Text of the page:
One of the world’s natural wonders, the Victoria Falls, could one day dry up unless urgent action is taken to tackle the climate crisis, the Zambian president has warned.

Edgar Lungu said drought had reduced water levels at the falls, which border Zambia and Zimbabwe, to their lowest in 25 years.

Both countries have suffered power cuts as they are heavily reliant on hydropower from plants at the Kariba dam, which sits on the Zambezi river upstream of the waterfalls. 

Sharing the full story, not just the headlines

While the falls typically dry up occasionally during the dry season, officials said this year had brought unprecedented decline in water levels.

The average flow over the falls in 2019 is down by almost 50 per cent, according to Zimbabwe’s Ministry of Environment, Climate and Tourism.

In an interview with Sky News in Zambia’s capital Lusaka, Mr Lungu said: “Do we want to want to pass on the Zambezi without the mighty Victoria Falls? Do we want to pass on Africa and the next generation without the mighty Victoria Falls? Is that what we want? There are practices and measures we can take now.”

In October, the Zambian president tweeted a picture the falls’ with barely a trickle of water descending the dry rock face. The falls are more famously known as a wall of cascading water, up to a kilometre wide, which draws hundreds of thousands of tourists a year.

“These pictures of the Victoria Falls are a stark reminder of what climate change is doing to our environment and our livelihood,” wrote Mr Lungu. “It is with no doubt that developing countries like Zambia are the most impacted by climate change and the least able to afford its consequences.”

This week Zimbabwe’s tourism authority denied the falls were at risk of disappearing amid fears the publicity could deter visitors.

“It’s normal to have low water this time of the year but the falls will never dry in our lifetime. We haven’t had as much water as we have had in the past years but it’s not dry,” said board member Blessing Munyenyiwa, in comments reported by The Chronicle newspaper.

Only the best news in your inbox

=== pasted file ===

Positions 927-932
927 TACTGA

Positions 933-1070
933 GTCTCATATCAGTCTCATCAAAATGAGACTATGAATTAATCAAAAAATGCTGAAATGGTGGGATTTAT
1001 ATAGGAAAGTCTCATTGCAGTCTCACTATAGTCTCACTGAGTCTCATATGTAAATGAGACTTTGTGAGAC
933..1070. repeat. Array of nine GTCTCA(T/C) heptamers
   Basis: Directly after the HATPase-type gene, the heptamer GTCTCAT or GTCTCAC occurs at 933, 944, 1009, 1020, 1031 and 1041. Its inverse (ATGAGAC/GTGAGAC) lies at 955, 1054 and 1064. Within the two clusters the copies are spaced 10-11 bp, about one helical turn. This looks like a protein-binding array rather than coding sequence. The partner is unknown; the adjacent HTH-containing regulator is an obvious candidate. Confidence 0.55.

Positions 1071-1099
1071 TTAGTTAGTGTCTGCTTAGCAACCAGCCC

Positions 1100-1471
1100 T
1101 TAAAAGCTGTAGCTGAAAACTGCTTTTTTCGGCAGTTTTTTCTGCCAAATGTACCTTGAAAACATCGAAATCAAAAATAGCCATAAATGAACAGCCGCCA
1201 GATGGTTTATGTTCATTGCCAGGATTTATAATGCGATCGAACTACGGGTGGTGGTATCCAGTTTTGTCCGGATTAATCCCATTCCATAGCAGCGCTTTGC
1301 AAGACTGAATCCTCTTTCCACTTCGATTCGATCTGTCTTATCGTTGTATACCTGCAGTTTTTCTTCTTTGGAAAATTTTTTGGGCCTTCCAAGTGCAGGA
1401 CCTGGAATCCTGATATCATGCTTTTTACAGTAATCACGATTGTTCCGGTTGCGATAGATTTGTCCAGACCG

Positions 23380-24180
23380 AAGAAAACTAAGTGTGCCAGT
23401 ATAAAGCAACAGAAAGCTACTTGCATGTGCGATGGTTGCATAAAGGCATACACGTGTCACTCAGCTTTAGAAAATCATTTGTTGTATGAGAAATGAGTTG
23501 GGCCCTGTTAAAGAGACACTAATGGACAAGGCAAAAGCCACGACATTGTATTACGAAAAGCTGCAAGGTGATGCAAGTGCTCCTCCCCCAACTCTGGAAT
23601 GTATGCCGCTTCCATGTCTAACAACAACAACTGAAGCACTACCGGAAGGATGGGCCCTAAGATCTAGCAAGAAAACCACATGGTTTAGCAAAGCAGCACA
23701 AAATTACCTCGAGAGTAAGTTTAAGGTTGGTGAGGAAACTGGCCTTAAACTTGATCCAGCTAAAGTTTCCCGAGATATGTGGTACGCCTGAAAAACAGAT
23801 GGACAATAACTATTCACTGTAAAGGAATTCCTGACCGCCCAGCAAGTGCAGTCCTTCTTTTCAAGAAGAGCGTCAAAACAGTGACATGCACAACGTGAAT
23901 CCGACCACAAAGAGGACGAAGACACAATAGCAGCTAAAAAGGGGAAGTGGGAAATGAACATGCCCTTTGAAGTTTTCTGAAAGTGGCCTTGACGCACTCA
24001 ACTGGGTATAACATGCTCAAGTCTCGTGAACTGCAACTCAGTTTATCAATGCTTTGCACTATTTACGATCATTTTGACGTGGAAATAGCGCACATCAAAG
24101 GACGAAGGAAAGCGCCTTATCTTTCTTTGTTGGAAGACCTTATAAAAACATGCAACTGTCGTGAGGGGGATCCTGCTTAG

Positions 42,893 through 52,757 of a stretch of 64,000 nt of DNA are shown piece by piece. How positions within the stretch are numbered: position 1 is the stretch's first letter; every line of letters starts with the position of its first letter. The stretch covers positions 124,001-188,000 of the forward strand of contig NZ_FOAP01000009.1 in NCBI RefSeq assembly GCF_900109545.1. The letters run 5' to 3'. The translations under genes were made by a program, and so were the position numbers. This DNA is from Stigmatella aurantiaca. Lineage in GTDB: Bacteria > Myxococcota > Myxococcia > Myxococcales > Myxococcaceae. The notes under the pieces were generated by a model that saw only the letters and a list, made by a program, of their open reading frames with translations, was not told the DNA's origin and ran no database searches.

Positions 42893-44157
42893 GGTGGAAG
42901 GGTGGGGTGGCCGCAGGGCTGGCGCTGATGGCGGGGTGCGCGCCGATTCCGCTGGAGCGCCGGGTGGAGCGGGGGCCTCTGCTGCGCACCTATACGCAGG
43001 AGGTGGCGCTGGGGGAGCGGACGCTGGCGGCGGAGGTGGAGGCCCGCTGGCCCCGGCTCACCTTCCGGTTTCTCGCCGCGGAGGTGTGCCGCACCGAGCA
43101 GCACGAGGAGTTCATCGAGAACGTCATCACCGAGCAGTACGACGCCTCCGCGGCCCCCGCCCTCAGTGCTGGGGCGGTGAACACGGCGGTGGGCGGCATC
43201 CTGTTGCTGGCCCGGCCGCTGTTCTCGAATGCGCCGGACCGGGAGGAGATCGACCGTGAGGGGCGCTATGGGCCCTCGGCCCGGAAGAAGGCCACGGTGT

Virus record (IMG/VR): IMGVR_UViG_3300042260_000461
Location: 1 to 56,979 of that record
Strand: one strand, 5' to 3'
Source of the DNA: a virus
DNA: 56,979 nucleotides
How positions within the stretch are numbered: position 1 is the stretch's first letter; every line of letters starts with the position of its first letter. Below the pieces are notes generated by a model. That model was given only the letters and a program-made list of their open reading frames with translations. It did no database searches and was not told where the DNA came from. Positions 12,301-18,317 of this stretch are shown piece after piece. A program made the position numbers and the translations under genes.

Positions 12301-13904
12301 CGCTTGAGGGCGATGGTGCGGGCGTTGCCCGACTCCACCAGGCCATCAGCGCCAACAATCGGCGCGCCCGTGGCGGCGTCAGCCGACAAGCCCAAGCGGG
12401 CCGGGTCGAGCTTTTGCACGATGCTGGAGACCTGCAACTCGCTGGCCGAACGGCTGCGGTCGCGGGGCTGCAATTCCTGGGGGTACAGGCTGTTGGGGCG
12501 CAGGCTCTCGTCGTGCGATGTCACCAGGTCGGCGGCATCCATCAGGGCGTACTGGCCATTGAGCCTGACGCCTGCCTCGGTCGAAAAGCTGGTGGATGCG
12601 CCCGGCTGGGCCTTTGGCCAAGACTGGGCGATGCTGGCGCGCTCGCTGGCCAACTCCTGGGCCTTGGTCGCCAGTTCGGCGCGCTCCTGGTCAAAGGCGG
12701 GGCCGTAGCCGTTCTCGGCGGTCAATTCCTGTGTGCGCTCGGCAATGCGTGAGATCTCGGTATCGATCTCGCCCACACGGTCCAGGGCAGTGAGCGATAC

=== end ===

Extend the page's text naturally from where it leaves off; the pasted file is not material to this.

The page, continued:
Register with your social account or click here to log in

But Elisha Moyo, principal climate change researcher at the country’s environment ministry, said the disappearance of the falls was a “serious possibility”.

“It’s a worry,” he told the BBC’s Hardtalk last month. “Maybe one year there will be no falls completely, no water.”

He added the falls drying up would mean the loss of Zimbabwe’s “tourism trump card” but would also affect animals reliant on the Zambezi’s water supply.

Droughts in southern Africa have also affected crops, leaving millions of people facing food shortages 

Zimbabwe’s finance minister Mthuli Ncube said in October that water in the Kariba dam was so low “we are dangerously close to a level where we have to cut off power generation”.

Water and power shortages are set to shrink the county’s economy by 6.5 per cent this year, he added.


Leave a Reply

Your email address will not be published. Required fields are marked *

You May Also Like

‘How have I not seen this before?’: Trump’s ‘House of Wings’ 2004 SNL skit goes viral (VIDEO)

Trump performed throughout the episode but was the centerpiece of the skit…

U.N. warns world not doing nearly enough to avert climate catastrophe

Geneva — Countries have procrastinated for too long and need to begin making…

Saudi Arabia’s first female RACING DRIVER says she still cannot believe it as she prepares to compete in her home country for the first time

Sliding behind the wheel of a sleek electric SUV, Reema Juffali is…

Video of boys beating deer prompts investigation

A viral video of two boys beating an injured deer that had…